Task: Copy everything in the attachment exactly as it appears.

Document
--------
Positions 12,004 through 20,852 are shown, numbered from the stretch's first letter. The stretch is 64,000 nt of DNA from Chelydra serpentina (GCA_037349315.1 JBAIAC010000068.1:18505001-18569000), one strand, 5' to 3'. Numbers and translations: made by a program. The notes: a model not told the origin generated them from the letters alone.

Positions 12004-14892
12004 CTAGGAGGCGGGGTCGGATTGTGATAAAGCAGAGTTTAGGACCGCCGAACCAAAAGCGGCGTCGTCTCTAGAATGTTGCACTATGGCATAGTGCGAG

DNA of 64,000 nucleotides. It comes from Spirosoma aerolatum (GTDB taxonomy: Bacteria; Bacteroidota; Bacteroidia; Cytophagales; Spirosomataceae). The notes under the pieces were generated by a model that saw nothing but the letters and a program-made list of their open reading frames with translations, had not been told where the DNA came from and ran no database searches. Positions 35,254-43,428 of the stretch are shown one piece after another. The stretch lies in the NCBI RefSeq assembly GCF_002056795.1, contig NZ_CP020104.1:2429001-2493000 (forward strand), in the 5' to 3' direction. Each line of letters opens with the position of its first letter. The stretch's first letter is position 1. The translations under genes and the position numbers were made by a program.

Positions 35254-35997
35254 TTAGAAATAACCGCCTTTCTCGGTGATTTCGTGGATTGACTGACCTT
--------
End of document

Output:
Positions 12,004 through 20,852 are shown, numbered from the stretch's first letter. The stretch is 64,000 nt of DNA from Chelydra serpentina (GCA_037349315.1 JBAIAC010000068.1:18505001-18569000), one strand, 5' to 3'. Numbers and translations: made by a program. The notes: a model not told the origin generated them from the letters alone.

Positions 12004-14892
12004 CTAGGAGGCGGGGTCGGATTGTGATAAAGCAGAGTTTAGGACCGCCGAACCAAAAGCGGCGTCGTCTCTAGAATGTTGCACTATGGCATAGTGCGAG

DNA of 64,000 nucleotides. It comes from Spirosoma aerolatum (GTDB taxonomy: Bacteria; Bacteroidota; Bacteroidia; Cytophagales; Spirosomataceae). The notes under the pieces were generated by a model that saw nothing but the letters and a program-made list of their open reading frames with translations, had not been told where the DNA came from and ran no database searches. Positions 35,254-43,428 of the stretch are shown one piece after another. The stretch lies in the NCBI RefSeq assembly GCF_002056795.1, contig NZ_CP020104.1:2429001-2493000 (forward strand), in the 5' to 3' direction. Each line of letters opens with the position of its first letter. The stretch's first letter is position 1. The translations under genes and the position numbers were made by a program.

Positions 35254-35997
35254 TTAGAAATAACCGCCTTTCTCGGTGATTTCGTGGATTGACTGACCTT